What on earth is this organisation? Am i correct in assuming that as an arm of the government, this organisation should be subject to statutory guidance as set out in the 2009 autism strategy? If you have work issues and feel you have to turn to this organisation, i urge you to be very wary of them.
It is not clear to me what part of Acas is giving you advice and 'help'.
The first part of any dispute should be your employers grievance procedure. If this doesn't settle the matter or if things are dragging out without an outcome (and less than three months minus one day from the event that caused the dispute) you can seek Early Conciliation. The dispute in this case would be when you asked for 'reasonable adjustments' that weren't forthcoming or when you informed your employer that you considered yourself disabled under the Equality Act 2010 and your Employer rejected this. Your grievance should have stated the grounds for the grievance and how you would like the matter resolved. You will have to study the grievance policy and procedure. Also your employer should have an Equalities policy and stress policy, study these in combination.
If Early Conciliation is not successful, the clock starts again and you have a month minus one day to put your case in writing in an application to an Employment Tribunal. Note that both Early Conciliation and the Employment Tribunal are about seeing wrongs and awarding compensation if they upheld the complaint. I should add that it is extremely unlikely your employer would go all the way to a final Employment Tribunal and you would be offered some sort of payment to withdraw your complaint under a 'COT3' procedure, or you would be offered some money to leave your employment and keep your mouth shut. And even if you did get to an Employment Tribunal, the employer would try to justify its actions and your chances of success are quite slim - only around seven per cent of Employment Tribunal claims are ultimately upheld.
Anyway, that is what I believe would happen should you persue your claim under law as is your right.
However, you should consider other methods. Have you a report from the person who assessed you and diagnosed your autism? Something that explains how you are affected by autism. When I was diagnosed the psychologist who assessed me very helpfully gave me a lengthy appendix explaining how I was affected in the workplace.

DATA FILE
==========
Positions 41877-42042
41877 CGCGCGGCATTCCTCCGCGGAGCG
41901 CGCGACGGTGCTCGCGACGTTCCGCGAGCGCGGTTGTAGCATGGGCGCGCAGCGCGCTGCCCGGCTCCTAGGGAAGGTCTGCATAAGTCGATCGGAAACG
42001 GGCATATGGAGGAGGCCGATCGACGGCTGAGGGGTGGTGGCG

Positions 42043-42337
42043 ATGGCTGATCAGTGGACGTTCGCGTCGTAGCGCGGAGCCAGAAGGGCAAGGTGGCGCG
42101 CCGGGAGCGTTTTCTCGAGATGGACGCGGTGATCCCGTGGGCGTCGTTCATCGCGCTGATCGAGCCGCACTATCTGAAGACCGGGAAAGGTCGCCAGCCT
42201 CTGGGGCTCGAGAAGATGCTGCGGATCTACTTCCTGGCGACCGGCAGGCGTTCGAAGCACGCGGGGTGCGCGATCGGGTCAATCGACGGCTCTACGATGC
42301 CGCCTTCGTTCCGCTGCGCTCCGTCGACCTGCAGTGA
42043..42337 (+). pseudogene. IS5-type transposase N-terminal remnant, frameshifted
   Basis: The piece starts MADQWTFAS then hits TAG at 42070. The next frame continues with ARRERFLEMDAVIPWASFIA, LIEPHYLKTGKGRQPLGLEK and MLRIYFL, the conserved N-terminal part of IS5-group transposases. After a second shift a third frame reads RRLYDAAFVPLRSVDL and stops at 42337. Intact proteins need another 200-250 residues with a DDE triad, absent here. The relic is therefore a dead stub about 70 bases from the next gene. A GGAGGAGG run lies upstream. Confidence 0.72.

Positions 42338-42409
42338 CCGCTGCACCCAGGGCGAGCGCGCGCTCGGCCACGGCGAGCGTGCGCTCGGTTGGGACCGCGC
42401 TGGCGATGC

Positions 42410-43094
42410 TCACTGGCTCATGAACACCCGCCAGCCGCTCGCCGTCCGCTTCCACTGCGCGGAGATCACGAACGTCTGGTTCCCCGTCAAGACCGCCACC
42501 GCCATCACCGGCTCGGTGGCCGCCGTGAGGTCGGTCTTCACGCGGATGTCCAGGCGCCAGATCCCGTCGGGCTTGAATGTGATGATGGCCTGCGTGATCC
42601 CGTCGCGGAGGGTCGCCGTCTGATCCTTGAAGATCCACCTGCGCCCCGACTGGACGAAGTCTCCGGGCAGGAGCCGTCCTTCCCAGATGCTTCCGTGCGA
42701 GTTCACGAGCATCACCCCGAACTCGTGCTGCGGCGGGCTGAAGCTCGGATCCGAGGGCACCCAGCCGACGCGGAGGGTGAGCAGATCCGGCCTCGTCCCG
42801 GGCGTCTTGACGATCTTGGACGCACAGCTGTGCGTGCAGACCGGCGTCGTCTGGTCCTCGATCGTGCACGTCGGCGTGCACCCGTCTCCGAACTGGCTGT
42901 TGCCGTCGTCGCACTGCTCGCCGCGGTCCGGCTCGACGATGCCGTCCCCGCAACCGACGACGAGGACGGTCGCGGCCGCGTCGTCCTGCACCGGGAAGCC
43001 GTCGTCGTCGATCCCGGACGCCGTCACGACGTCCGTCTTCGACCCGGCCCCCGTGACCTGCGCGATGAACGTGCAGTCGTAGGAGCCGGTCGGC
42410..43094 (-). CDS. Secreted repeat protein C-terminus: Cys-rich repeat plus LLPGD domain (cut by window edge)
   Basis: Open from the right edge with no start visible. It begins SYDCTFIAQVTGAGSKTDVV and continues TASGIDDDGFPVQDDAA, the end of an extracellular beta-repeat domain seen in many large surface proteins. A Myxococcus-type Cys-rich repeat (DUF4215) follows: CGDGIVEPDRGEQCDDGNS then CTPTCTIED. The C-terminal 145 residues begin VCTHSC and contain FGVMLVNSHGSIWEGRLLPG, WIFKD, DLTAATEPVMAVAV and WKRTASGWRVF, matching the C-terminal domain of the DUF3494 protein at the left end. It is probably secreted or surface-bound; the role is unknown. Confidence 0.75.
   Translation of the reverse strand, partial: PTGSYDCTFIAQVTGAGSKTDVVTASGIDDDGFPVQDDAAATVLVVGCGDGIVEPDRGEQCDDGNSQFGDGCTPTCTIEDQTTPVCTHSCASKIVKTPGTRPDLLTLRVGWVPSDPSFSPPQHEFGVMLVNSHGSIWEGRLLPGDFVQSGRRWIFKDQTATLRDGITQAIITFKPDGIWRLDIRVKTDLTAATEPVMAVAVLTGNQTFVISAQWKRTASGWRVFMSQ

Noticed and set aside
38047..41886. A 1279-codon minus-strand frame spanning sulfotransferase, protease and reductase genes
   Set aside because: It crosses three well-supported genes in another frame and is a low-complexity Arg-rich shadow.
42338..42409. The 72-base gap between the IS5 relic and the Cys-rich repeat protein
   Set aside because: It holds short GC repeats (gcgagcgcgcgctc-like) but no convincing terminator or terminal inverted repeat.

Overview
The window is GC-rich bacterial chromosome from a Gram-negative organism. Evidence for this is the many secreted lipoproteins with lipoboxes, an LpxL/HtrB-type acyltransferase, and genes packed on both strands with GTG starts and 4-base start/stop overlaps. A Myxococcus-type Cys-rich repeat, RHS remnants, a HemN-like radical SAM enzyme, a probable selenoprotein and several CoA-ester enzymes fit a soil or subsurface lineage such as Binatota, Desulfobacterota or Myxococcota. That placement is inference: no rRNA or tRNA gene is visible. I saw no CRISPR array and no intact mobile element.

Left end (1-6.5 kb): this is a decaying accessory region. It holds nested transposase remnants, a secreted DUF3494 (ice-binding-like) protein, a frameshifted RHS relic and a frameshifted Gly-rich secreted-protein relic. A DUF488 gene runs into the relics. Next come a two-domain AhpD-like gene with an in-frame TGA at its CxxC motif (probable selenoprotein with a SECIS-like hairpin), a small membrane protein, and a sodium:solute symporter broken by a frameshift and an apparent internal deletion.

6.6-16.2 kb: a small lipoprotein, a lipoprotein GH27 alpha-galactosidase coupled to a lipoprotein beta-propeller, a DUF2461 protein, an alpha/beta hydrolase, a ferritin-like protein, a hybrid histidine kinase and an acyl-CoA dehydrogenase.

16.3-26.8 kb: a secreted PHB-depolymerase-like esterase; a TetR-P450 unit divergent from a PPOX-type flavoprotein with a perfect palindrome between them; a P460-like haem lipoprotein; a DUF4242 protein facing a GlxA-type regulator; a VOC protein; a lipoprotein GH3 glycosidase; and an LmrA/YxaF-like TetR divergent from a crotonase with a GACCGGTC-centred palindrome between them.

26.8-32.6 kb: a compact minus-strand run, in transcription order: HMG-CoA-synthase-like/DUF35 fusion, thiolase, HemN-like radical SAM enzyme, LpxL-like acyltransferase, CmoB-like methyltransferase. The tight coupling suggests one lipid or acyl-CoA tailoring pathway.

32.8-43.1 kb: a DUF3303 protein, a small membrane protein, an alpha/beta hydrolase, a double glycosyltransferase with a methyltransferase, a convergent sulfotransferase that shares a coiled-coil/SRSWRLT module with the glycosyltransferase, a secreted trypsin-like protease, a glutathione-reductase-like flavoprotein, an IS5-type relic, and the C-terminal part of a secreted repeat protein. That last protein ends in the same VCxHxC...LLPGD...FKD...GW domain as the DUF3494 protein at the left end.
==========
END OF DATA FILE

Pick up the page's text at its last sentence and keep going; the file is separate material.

With whatever evidence you have, contact Access to Work. They are able to suggest adjustments, give funding for any adjustments that are needed for you, and funding for a support worker and training for your staff by specialists. I live in the Midlands and have a support worker for two one and a half hour periods per week, training was given and certain duties were removed from my workload, as well as an adjustment in my hours of work (starting and finishing times, not the number of hours I work).
Unfortunately, even being autistic still means you have to 'prove' your disability to your employer to get adjustments. Unison have produced a useful publication 'Proving disability in the Workplace' where it lists disabilities and the procedures you should use to prove them. Such things as delayed comprehension, information overload, taking things literally, sensory perception (over or under sensitive to touch, smells, sounds, light etc) can all help prove disability. And with this your employer should try to provide adjustments to mitigate the effects. Dismissing you should only be as a very last resort, your employer should look at work you would be able to do and move you to a different post or change your duties, and just saying words to the effect of 'that's not the way we do things here' is not sufficient excuse.
With all your information on how autism affects you, write to your employer (by email is probably best as you have a written record of what you have and the replies). In your email ask them if from what you have written they accept you are autistic and consider you to be disabled under the Equality Act and if not, to state their reasons why. You can then show these to Access to Work when you make the application. Access to work act fairly quickly, it should all be able to be completed in six to eight weeks, and it is quite painless.